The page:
Inhale to Half Lift / Flat Back and use the exhale to engage your core. With hands on the hips, maintain the length of the spine and press up to standing. Relax your arms by your sides. Balance the weight between all four corners of both feet. Feel free to move side-to-side or back and forth on the feet until you feel you are centered. Spread the toes, press big toes and little toes down, as well as both sides of the heels. (This establishes “all four corners of both feet.”) Engage the quadriceps in order to lift the knee caps and firm up the thighs. Sit bones point down so that the pelvic bones lift up. Engage your locks (bandhas). As you press down in order to lift the sternum up, use the core abdominal muscles to draw the lower rib cage down. Relax the shoulders and gaze straight ahead. This is Equal Standing / Mountain Pose (Samasthiti/Tadasana).

Change as little as possible when you stretch the arms out like the letter T. Once your arms are wide, root down through your feet and extend out of the center of your chest. Make sure shoulders, lower rib cage, and sits bones are reaching down. Notice the air above and below your arms. Embrace yourself on an exhale, inhale stretch the arms wide and then embrace yourself again (alternating the arms with each exhale).

Now, turn the palms up and inhale your arms overhead. (Many traditions refer to this as Arms Reaching Overhead (Urdhva Hastasana), but I tend to call this Tadasana). Make sure the lower rib cage drops down as the sternum lifts up and notice how that helps you engage your core. After several breaths, lower the arms to your sides on an exhale.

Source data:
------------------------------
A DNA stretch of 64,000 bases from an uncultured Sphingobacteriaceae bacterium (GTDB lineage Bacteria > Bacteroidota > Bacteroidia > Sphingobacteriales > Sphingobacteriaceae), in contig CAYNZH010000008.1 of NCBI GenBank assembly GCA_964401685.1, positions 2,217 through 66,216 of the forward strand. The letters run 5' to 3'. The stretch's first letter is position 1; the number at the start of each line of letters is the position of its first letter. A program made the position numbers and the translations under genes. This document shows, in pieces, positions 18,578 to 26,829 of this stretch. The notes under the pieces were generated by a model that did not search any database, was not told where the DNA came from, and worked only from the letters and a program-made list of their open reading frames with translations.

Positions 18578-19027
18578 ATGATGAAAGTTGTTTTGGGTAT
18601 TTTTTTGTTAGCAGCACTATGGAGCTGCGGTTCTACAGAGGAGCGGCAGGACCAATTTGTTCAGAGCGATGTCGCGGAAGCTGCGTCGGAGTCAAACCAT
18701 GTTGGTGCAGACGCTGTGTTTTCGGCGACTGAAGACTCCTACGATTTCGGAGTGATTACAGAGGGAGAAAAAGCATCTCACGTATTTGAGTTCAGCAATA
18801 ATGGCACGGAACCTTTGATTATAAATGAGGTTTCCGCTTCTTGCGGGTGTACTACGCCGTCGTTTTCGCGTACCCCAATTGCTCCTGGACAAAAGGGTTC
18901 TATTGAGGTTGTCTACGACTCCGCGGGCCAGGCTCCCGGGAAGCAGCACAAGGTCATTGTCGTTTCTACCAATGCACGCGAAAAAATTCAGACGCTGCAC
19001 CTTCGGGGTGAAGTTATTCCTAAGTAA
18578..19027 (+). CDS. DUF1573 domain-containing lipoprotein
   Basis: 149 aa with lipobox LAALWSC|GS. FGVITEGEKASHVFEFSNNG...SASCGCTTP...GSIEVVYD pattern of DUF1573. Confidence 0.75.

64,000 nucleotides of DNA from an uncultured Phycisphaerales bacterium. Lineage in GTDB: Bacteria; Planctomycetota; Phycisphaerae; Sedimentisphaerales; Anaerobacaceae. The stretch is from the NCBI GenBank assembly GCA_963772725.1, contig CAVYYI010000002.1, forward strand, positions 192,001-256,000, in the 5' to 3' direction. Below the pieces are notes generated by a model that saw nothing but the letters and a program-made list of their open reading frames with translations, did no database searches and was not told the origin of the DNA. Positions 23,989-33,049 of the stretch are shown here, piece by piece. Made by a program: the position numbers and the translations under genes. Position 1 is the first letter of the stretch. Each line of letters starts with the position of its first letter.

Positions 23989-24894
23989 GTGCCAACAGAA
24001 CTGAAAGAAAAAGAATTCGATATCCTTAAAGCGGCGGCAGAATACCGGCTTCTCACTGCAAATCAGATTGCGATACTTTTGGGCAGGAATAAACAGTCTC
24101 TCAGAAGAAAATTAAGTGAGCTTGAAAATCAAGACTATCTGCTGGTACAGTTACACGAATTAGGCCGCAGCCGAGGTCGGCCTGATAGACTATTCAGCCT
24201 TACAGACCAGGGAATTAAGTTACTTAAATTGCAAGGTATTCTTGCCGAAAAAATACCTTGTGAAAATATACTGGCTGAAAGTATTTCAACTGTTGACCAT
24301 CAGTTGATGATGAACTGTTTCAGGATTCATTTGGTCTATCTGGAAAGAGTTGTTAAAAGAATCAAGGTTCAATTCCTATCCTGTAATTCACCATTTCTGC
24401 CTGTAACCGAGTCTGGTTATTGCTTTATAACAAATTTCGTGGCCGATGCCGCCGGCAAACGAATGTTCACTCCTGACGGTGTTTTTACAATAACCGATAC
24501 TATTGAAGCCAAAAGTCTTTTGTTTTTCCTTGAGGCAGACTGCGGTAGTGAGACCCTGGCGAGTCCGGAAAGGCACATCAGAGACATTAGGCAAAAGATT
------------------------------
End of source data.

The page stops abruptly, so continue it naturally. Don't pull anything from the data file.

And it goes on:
While maintaining the previously established alignment and awareness of breath, use the whole inhale to lift the arms overhead and the whole exhale to press the hands together through heart center. On the exhale of the third centering breath, walk to the front of the mat with hands through heart center.

Equal Standing is like a soldier in the “Ready” position. Appreciate the fact that you are prepared for the next sequence. Moving through half of a Sun Salutation (Surya Namaskar), inhale arms over head into Arms Reaching Overhead; exhale and stretch the arms out wide as you dive between the hands into a Forward Bend; inhale to a Half Lift / Flat Back; exhale back to Forward Bend. Keeping the knees bent and the core engaged, inhale to reverse swan dive and then exhale hands back to your sides. Repeat the sequence until you feel your movement and breath are seamlessly fluid.

After the final exhale into Forward Bend, inhale into a Half Lift/ Flat Back and then step your left leg way back into a Low Lunge. Now is the time to really appreciate this moment and this pose. Make sure the feet are in two separate lanes. Inhale and extend the spine as if you are in Cow Pose of Half Lift / Flat Back. Press the right hip towards the left heel, so that the hips and sacrum are as neutral as possible. As you inhale, isometrically engage the adductors by squeezing the thighs towards each other for external stability and then engage the locks (bandhas) for internal stability. Appreciate the effect of the effort: Allow the weight to come out of the hands. Make sure your back thigh is firmly engaged and lifting away from the floor (unless, you are modifying for stability). Appreciate that you are building strength and preparing your lower body for what’s to come.

Inhale to lengthen the spine and then exhale the back knee to the mat. Give yourself cushion under the back knee, as needed. Pressing down evenly into both feet, lift your torso up and place hands on your right thigh for a variation of Crescent Lunge (Anjaneyasana). This pose is sometimes referred to as “Anointed Warrior,” indicating the warrior is blessed, prepared, and ready. Consider how it feels to be chosen.